(July 1, 2011)--Constantine Cavafy's poem "Ithaca" speaks of a sailor's trip and return to port, nourished and wizened by the journey. The poem resonates with artist Rex Hausmann, who splits his time between San Antonio and Brooklyn. Despite his travels, San Antonio gives Hausmann a sense of place and identity.
Hausmann will share his "Ithica" collection as part of the Texas Contemporary Artists Series at the Institute of Texan Cultures, July 2 to Oct. 30.
Thematically, Hausmann's "Ithica" is about returning to the basics of his art, culture and identity. The title piece of the series was the first time in three years he put oil on canvas, having come off a series of installations featuring concrete, chalk, hay and found items.
For Hausmann, picking up the paintbrush and reverting to classical training conjured memories of growing up in San Antonio. He remembered the places that made an impact on him: Cool Crest miniature golf, Kiddie Park, the ButterKrust Bakery, the Olmos Pharmacy and other landmarks.
"The memory is probably better than the reality," said Hausmann. "ButterKrust and Cool Crest don't exist anymore. The Olmos Pharmacy changed and Kiddie Park is just making a comeback. My childhood is gone, so at least I should try to remember it."
"Ithica" was introspective for Hausmann, the result of several six-hour sessions alone in the studio. In that solitary state, Hausmann grasped at the essence of his memories. The experience could easily have turned abstract, but he said if artwork is too much about the artist, no one is invited to share the experience. The power of the series comes from its accessibility and collective memories shared with thousands of San Antonians.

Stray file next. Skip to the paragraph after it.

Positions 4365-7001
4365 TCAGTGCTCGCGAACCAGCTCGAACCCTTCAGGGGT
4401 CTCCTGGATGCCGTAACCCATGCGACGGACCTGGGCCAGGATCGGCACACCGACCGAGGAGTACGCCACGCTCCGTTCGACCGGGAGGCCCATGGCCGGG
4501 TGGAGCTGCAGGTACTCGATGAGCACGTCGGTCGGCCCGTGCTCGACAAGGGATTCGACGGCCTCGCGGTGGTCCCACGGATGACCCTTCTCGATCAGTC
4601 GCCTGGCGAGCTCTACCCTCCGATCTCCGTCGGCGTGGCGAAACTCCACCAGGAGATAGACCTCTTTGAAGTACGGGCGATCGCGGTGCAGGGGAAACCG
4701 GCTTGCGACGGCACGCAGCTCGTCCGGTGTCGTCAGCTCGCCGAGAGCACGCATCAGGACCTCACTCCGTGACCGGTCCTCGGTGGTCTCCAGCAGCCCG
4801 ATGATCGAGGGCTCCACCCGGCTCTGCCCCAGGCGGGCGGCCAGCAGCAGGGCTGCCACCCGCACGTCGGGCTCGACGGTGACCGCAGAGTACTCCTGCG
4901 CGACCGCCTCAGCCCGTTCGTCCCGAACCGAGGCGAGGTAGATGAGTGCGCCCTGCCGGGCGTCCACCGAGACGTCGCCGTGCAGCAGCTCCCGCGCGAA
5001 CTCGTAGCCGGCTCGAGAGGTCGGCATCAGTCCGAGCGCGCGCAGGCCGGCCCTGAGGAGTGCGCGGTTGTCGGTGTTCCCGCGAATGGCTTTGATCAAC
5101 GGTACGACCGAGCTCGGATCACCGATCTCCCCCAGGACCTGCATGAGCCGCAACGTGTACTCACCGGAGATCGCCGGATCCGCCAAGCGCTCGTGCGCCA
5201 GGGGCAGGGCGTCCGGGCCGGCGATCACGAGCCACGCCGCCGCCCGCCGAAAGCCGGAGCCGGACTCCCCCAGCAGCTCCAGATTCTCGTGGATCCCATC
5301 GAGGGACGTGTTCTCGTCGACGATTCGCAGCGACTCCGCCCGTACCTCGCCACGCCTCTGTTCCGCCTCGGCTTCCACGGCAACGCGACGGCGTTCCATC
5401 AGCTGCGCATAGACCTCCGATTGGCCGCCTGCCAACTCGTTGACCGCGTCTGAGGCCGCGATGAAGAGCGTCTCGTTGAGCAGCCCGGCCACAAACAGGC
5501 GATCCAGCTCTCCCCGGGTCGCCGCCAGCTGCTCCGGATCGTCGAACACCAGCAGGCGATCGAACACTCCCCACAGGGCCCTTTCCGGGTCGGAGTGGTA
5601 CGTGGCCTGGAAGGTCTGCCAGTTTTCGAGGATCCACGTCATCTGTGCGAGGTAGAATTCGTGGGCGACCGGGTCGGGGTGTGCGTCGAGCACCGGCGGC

"Do I want to get this deep?" he asked himself. "Yes. I needed the catharsis. I needed to remember what really mattered. It's crazy things like putt-putt and eating paletas. It's not until later that you realize that all these things make you who you are."
Arturo Almeida, curator of the UTSA Art Collection and the Texas Contemporary Artists Series, selected nine paintings for the exhibit. Also selected were two of Hausmann's personal mementos -- crocheted plushes -- including a cupcake and Tommy the Tank, which are repeated in the paintings.
The Institute of Texan Cultures is on the UTSA HemisFair Park Campus, 801 E. Durango Blvd., a short distance from the Alamo and the River Walk. Hours are 9 a.m.-5 p.m., Monday-Saturday; noon-5 p.m., Sunday. Admission is $8 for adults (ages 12-64); $7 for seniors (ages 65+); $6 for children (ages 3-11); free with membership, UTSA or Alamo Colleges identification. For more information, call 210-458-2300.
UTSA prides itself on giving students a well-rounded education. Combining a top-tier academic program with opportunities for personal growth prepares students to compete in a global economy. And that's not all. They learn to be informed and engaged citizens as well. At the heart of that academic program is an award-winning core curriculum.
For four consecutive years, UTSA has received an A-rating from the American Council of Trustees and Alumni for the caliber of its core curriculum. According to ACTA, UTSA requires its students to take six of the seven courses deemed "crucial" to a well-rounded education: composition, literature, U.S. government or history, economics, mathematics and science. Only a handful of other institutions in the U.S. are giving students these tools, which are needed to succeed in careers and the community.
Did you know? UTSA is one of only three Texas institutions and 23 in the United States to receive the highest rating for its core curriculum in the 2014-2015 edition of the ACTA's "What Will They Learn?" report.
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